43 Awe came upon everyone, because many wonders and signs were being done by the apostles. 44All who believed were together and had all things in common; 45they would sell their possessions and goods and distribute the proceeds to all, as any had need. 46Day by day, as they spent much time together in the temple, they broke bread at home and ate their food with glad and generous hearts, 47praising God and having the goodwill of all the people. And day by day the Lord added to their number those who were being saved.

John 10.1–10

10‘Very truly, I tell you, anyone who does not enter the sheepfold by the gate but climbs in by another way is a thief and a bandit. 2The one who enters by the gate is the shepherd of the sheep. 3The gatekeeper opens the gate for him, and the sheep hear his voice. He calls his own sheep by name and leads them out.4When he has brought out all his own, he goes ahead of them, and the sheep follow him because they know his voice. 5They will not follow a stranger, but they will run from him because they do not know the voice of strangers.’ 6Jesus used this figure of speech with them, but they did not understand what he was saying to them.

7 So again Jesus said to them, ‘Very truly, I tell you, I am the gate for the sheep.8All who came before me are thieves and bandits; but the sheep did not listen to them. 9I am the gate. Whoever enters by me will be saved, and will come in and go out and find pasture. 10The thief comes only to steal and kill and destroy. I came that they may have life, and have it abundantly.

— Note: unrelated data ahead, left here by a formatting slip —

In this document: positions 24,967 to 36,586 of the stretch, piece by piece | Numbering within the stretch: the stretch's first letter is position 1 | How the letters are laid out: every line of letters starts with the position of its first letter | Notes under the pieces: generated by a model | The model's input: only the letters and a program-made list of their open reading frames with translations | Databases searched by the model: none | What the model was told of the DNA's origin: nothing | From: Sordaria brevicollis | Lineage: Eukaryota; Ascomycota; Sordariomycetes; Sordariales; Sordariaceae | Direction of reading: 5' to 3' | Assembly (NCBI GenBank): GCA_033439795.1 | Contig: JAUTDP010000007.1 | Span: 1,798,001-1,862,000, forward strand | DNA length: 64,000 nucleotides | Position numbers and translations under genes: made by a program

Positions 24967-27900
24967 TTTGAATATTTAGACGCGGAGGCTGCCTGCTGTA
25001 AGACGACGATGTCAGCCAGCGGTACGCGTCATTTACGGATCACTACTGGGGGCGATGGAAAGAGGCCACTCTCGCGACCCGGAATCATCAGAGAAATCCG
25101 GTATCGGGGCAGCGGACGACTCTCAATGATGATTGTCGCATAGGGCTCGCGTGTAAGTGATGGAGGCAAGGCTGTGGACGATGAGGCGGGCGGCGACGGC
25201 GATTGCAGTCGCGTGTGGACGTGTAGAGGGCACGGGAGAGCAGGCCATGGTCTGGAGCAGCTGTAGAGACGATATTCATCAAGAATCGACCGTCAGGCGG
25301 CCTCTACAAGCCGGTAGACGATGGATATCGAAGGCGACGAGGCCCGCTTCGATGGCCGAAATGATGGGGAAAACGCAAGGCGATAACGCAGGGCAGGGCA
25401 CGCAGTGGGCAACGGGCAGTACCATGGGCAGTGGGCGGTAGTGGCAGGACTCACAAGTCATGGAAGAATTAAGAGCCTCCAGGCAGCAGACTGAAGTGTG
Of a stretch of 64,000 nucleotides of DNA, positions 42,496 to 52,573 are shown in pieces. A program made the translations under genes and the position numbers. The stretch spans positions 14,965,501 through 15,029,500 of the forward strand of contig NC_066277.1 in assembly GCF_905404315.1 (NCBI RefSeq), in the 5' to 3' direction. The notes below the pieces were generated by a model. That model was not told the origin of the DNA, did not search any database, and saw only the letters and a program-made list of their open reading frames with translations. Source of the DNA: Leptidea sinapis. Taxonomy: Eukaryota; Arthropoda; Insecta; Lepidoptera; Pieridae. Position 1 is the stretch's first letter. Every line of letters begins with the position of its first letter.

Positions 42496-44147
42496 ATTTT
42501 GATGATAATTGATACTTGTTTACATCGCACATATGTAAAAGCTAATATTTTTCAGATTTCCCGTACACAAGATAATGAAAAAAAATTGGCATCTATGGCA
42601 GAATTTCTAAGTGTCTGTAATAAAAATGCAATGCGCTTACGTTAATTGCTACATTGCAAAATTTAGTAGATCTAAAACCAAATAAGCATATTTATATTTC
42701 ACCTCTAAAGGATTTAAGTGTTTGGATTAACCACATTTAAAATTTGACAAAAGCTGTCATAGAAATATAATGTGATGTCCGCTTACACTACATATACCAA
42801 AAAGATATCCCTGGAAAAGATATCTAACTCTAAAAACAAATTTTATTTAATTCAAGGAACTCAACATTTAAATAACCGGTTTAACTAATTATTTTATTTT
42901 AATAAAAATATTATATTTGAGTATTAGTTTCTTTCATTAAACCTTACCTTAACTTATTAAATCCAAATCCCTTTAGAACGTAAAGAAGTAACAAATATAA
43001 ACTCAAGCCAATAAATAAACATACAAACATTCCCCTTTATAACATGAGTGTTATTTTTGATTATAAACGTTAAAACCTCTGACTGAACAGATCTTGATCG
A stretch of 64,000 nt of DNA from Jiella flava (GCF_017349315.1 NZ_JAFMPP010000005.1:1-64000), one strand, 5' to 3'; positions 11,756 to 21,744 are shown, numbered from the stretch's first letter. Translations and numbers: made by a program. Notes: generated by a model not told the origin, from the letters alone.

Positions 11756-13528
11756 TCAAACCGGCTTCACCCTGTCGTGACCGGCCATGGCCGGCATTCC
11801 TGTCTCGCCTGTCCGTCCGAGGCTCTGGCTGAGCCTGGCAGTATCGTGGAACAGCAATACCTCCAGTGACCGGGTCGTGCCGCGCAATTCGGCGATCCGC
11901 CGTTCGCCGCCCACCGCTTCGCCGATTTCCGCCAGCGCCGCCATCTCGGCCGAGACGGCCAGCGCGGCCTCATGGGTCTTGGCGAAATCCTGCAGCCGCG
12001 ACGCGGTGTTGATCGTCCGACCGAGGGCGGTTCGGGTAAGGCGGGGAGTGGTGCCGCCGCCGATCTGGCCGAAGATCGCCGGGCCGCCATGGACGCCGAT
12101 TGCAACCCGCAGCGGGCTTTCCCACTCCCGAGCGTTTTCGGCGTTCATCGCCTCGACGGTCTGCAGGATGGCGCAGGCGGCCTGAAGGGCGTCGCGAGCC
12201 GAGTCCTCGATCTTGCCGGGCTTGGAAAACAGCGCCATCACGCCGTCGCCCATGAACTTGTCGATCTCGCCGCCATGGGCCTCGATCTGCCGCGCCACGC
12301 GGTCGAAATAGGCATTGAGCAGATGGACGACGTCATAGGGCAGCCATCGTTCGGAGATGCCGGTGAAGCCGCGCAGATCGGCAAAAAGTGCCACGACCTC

Sermon Easter 4

Community – the word is everywhere. We are expressing huge amounts of gratitude and pleasure in a renewed feeling of community. At the same time there have been heated debates as to whether this is a reflection of the early church or not.

The argument is that our new ways of worshipping from home mirror early Christian house churches. Although I think that is partly true I am more interested in how we are forming how we are developing our church as communities amid the Corona virus crisis.

And I believe we have much hope and encouragement to draw from the accounts of the formation of the early church.

The passage from Acts could be likened to our current situation in that

early Christians met at home and worshiped there, as many disciples from near and far came to join the church. In the same way we are adding to our numbers via streamed services on Facebook and Zoom Certainly what is true is that we are being profoundly affected by a renewed sense of the value of community and service to others. Which is a good thing.   Underlying all this is the knowledge that we are changed and when we change the world changes. 

The early church was formed in the immediate drama of the resurrection and the change that flowed from that. We are being changed by this virus but 4 weeks into Easter we should remember that the overarching change in the life of Christians is still the resurrection. This above all is what we have in common with the early church and what brings us hope and encouragement.

The reading from Acts tells us of the formation of this church community. People coming from all over to be fed physically and spiritually and by doing so they find commonality in shared belief and being ministered to by the Apostles, pooling their resources to feed the new disciples and fund evangelists.

Following Jesus’ missionary instruction to take the Gospel to the whole world

the early church began the transformation from an exclusive Jewish sect to the Gospel for all. The early church communities had to be open to newcomers.

My commentary puts it this way,

 ‘They respond to the new face at the table. They learn new scripts and live into new roles. They make room for those that are different, even as they stand “together” (vs. 44) in worship, service, learning and fellowship. They are open to the surprise of the Spirit and to the awe-filled work of God’s.’

Shared identity was formed by the setting of boundaries – establishing what Christians actually believed – otherwise known as doctrine. Many converts were being made while the church established its doctrine. Reports of the early church tell of services of hymns, scripture reading and eucharists.